[Tregelles, with not sufficient warrant, as we think, omits the word akousas (Greek #191). Tischendorf retains it.] He was wroth - at the affront put both on His Son, and on Himself who had deigned to invite them.

And he sent forth his armies. The Romans are here called God's armies, just as the Assyrian is called "the rod of His anger" (Isaiah 10:5), as being the executors of His judicial vengeance.

And destroyed those murderers - and in what vast numbers did they do it!

And burned up their city. Ah! Jerusalem, once "the city of the Great King" (Psalms 48:2), and even up almost to this time (Matthew 5:35); but now it is "their city" - just as our Lord, a day or two after this, said of the temple, where God had so long dwelt, "Behold your house is left unto you desolate" (Matthew 23:38)! Compare Luke 19:43-44.


Verse 8

Then saith he to his servants, The wedding is ready, but they which were bidden were not worthy.

Then saith he to his servants, The wedding is ready, but they which were bidden were not worthy - for how should those be deemed worthy to sit down at His table who had affronted Him by their treatment of His gracious invitation?


Verse 9

Go ye therefore into the highways, and as many as ye shall find, bid to the marriage.

Go ye therefore into the highways - the great outlets and thoroughfares, whether of town or country, where human beings are to be found,

And as many as ye shall find bid to the marriage - that is, just as they are.


Verse 10

So those servants went out into the highways, and gathered together all as many as they found, both bad and good: and the wedding was furnished with guests.

So those servants went out into the highways, and gathered together all as many as they found, both bad and good - that is, without making any distinction between open sinners and the morally correct. The Gospel call fetched in Jews, Samaritans, and out- lying pagan alike. Thus far the parable answers to that of 'the Great Supper:' Luke 14:16, etc. But the distinguishing feature of our parable is what follows:


Verse 11

And when the king came in to see the guests, he saw there a man which had not on a wedding garment:

And when the king came in to see the guests. Solemn expression this, of that omniscient inspection of every professed disciple of the Lord Jesus from age to age, in virtue of which his true character will hereafter be judicially proclaimed!

He saw there a man. This shows that it is the judgment of individuals which is intended in this latter part of the parable: the first part represents rather national judgment.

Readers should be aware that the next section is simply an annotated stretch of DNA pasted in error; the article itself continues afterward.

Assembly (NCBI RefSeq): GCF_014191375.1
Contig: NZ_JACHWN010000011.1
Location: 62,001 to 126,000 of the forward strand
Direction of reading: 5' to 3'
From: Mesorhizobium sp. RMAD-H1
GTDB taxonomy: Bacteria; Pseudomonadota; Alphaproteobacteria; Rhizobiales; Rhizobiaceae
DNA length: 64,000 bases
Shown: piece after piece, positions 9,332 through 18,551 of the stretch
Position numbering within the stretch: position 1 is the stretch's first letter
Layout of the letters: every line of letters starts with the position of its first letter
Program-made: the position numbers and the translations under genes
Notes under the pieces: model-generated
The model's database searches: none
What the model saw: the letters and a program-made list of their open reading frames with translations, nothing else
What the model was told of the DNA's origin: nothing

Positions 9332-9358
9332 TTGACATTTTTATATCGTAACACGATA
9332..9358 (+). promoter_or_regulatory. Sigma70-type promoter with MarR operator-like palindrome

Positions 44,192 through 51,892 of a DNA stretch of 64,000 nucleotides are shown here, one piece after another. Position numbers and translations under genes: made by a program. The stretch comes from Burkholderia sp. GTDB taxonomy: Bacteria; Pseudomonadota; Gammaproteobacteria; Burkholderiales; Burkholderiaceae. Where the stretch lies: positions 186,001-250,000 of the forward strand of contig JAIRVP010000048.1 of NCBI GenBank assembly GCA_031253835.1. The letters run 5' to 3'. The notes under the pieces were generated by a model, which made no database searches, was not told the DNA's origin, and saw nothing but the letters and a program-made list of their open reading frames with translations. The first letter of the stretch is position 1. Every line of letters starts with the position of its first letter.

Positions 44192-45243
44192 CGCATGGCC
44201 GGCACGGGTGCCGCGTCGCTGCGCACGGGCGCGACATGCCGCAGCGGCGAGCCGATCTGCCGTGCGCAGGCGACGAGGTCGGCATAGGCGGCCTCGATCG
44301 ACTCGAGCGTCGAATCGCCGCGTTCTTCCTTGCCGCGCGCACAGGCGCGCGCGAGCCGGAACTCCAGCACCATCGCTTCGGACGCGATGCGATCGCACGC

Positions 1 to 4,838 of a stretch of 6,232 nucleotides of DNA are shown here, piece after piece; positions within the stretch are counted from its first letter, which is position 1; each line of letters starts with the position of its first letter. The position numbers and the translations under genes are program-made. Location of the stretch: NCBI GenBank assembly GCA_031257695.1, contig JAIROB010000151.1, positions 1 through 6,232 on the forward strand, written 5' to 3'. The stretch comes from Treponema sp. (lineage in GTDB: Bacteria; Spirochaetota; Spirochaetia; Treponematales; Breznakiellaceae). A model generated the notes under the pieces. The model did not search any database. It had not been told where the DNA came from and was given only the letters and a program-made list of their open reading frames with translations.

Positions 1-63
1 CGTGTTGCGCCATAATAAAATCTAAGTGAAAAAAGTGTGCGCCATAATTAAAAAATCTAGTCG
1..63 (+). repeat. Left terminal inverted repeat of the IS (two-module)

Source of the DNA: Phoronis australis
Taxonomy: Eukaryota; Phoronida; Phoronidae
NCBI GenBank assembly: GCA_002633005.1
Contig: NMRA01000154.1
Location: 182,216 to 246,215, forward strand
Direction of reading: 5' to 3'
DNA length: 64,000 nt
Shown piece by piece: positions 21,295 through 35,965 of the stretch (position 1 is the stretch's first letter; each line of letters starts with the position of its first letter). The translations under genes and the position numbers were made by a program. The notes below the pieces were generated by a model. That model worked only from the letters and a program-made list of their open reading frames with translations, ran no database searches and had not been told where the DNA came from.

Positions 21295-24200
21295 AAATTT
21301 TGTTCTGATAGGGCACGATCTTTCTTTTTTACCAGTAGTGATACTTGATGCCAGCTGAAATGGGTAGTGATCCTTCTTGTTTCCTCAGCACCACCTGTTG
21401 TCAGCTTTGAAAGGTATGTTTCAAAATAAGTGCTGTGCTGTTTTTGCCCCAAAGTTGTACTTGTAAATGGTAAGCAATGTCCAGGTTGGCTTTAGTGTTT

Which had not on a wedding garment. The language here is drawn from the following remarkable passage in Zephaniah 1:7-8 : "Hold thy peace at the presence of the Lord God; because the day of the Lord is at hand: for the Lord hath prepared a sacrifice, He hath bid His guests. And it shall come to pass in the day of the Lord's sacrifice, that I will punish the princes, and the king's children, and all such as are clothed with strange apparel." The custom in the East of presenting festival garments (See Genesis 45:22; 2 Kings 5:22), even though not clearly proved, is certainly presupposed here. It undoubtedly means something which they bring not of their own-for how could they have any such dress who were gathered in from the highways indiscriminately?-but which they receive as their appropriate dress. And what can that be but what is meant by "putting on the Lord Jesus" as "THE LORD OUR RIGHTEOUSNESS"? (See Psalms 45:13-14.) Nor could such language be strange to those in whose ears had so long resounded those words of prophetic joy: "I will greatly rejoice in the Lord, my soul shall be joyful in my God; for He hath clothed me with the garments of salvation, He hath covered me with the robe of righteousness, as a bridegroom decketh himself with ornaments and as a bride adorneth herself with her jewels" (Isaiah 61:10).


Verse 12

And he saith unto him, Friend, how camest thou in hither not having a wedding garment? And he was speechless.

And he saith unto him, Friend, how camest thou in hither not having a wedding garment? And he was speechless - being self-condemned.


Verse 13

Then said the king to the servants, Bind him hand and foot, and take him away, and cast him into outer darkness; there shall be weeping and gnashing of teeth.

Then said the king to the servants - the angelic ministers of divine vengeance (as in Matthew 13:41).